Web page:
Booth, Robert (1626-1681) (DNB00)
BOOTH, Sir ROBERT (1626–1681), chief justice of the king‘s bench in Ireland, the son of Robert Booth of Salford, by his wife, a daughter of Oswald Moseley, esq., of Ancoats, Manchester, was baptised at the Collegiate Church, Manchester, on 2 July 1626. After the death of his father, his mother remarried the Rev. Thomas Case, a staunch parliamentarian, who directed Booth’s education. He attended Manchester grammar school, was entered at Gray's Inn on 18 Feb. 1641-2, and proceeded to St. John's College, Cambridge, as a fellow-commoner, on 20 Sept. 1644. At Cambridge Henry Newcome, the author of the well-known diary, was a fellow-student. Booth was called to the bar on 26 Nov. 1649, and practised in London. Some letters of his, dated February 1659-60, are among the Legh MSS. at Lyme Hall, and prove that he regarded the Restoration with equanimity. On 1 Dec. 1660 he was appointed, on the recommendation of the chancellor of Ireland, Sir Maurice Eustace, and on account of his learning and loyalty, third judge in the Irish court of common pleas. Booth was knighted on 15 May 1668, became chief justice of common pleas in Ireland in 1669, and chief justice of the king's bench in Ireland in 1679. He was buried at Salford on 2 March 1680–1. He married his first wife, a daughter of Spencer Potts, esq., about 1651. The death of a son Benjamin by this marriage, at the age of eleven, is referred to at length in ‘Mount Pisgah’ (1670), a work of Thomas Case, Booth’s stepfather. Booth's second wife was a daughter of Sir Henry Oxendon of Deane, near Wingham, Kent; she died on 27 Oct. 1669, leaving four daughters. Booth's will, dated 2 Aug. 1680, in the Prerogative Court of Canterbury, proves him to have possessed several Irish estates.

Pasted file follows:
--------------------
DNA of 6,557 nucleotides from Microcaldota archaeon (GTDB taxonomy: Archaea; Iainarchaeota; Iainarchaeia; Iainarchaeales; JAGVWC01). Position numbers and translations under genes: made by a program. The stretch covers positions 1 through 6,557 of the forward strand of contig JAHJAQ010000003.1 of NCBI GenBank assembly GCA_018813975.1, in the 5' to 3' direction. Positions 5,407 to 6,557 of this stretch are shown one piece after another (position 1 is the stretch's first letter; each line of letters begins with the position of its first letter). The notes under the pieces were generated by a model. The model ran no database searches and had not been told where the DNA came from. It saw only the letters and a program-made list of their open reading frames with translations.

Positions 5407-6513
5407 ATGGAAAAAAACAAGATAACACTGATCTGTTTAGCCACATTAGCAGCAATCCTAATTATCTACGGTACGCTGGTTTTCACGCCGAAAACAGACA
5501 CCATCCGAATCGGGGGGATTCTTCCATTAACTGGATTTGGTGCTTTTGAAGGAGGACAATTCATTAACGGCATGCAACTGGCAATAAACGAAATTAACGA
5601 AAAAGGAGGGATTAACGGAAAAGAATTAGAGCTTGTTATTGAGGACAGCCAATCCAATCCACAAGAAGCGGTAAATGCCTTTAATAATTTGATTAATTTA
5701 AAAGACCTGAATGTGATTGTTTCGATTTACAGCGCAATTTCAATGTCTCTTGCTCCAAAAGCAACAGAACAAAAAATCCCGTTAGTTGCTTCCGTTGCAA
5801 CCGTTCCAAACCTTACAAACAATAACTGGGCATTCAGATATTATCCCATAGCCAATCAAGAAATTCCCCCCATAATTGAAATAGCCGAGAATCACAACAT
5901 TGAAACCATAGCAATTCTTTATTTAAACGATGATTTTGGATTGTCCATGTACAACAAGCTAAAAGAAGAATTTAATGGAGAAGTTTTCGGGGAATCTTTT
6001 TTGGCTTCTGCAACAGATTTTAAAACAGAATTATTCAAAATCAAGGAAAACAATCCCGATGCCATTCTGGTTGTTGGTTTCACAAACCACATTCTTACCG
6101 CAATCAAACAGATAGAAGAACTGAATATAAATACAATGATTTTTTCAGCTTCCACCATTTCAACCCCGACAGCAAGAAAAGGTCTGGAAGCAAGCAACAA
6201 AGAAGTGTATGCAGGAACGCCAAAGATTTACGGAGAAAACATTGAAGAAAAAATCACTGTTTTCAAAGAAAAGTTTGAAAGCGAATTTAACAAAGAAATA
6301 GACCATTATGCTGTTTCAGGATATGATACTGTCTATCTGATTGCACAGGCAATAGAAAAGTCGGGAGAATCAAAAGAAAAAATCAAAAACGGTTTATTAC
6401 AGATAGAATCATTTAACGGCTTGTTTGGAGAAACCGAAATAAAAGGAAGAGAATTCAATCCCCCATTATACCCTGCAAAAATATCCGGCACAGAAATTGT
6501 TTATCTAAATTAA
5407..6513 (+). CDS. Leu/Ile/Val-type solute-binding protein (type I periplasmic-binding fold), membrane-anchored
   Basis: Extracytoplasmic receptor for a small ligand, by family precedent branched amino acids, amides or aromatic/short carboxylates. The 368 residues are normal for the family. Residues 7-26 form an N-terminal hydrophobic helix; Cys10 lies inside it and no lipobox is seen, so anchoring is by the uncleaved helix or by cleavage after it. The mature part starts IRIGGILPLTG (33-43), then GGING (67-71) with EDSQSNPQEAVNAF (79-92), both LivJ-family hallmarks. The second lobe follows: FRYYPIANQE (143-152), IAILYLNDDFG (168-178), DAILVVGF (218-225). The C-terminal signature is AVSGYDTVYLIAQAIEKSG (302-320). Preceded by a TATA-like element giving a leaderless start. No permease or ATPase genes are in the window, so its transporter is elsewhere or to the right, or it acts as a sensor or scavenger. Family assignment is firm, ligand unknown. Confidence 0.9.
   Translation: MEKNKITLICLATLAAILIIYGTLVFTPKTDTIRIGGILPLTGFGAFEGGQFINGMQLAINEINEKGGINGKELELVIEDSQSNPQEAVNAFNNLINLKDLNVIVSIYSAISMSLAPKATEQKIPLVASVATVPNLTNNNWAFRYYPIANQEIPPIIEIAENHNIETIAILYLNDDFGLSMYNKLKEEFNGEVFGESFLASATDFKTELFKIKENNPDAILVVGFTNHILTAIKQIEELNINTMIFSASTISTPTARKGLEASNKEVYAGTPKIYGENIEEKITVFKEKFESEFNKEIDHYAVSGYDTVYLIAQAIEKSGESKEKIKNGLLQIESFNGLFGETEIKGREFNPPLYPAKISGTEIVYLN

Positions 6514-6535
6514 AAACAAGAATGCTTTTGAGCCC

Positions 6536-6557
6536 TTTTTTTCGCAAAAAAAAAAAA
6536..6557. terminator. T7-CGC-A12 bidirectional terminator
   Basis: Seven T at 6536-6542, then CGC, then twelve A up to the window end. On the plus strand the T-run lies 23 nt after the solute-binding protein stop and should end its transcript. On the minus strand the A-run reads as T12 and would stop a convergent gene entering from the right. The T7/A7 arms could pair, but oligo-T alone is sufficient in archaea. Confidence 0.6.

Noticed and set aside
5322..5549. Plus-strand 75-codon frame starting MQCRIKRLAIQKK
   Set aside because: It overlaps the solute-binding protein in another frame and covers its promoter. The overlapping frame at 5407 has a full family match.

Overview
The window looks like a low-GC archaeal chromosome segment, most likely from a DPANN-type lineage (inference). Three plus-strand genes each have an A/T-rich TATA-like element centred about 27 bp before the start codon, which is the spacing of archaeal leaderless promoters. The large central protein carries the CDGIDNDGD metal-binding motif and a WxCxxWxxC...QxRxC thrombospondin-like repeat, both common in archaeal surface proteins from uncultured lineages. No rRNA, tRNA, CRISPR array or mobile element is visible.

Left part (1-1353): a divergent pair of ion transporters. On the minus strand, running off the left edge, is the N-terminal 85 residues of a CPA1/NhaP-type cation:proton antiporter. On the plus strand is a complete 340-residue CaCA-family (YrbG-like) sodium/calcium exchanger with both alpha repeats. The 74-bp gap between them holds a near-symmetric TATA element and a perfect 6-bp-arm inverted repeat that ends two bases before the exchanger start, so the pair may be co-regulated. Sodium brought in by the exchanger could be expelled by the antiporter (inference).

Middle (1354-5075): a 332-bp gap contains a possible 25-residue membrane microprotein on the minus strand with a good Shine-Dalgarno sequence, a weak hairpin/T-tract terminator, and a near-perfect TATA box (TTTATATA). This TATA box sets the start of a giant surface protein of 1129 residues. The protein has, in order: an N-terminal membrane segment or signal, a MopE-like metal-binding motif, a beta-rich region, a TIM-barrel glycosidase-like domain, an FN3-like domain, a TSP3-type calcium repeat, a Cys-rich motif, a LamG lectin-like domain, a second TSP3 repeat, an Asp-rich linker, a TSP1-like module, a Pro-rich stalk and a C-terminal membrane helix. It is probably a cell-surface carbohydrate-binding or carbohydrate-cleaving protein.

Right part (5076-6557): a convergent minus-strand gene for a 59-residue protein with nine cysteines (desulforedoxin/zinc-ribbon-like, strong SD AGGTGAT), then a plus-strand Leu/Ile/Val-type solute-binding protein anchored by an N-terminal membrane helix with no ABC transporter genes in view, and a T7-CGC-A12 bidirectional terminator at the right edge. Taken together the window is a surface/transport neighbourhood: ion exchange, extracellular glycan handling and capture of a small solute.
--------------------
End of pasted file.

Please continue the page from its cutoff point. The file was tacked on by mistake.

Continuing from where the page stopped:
[A detailed notice of Booth by J. E. Bailey, F.S.A., in Notes and Queries, 6th ser., ix. 130–2; see also Moseley Family Memoirs, p. 36; Gastrell's Notitia Cestriensis, ii. 94; Lascelles's Liber Hiberniæ; Newcome's Diary (Chatham Soc.), pp. 137, 305; Booker's Hist. of Blackley, p. 20; Manchester Foundations, ii. 85.]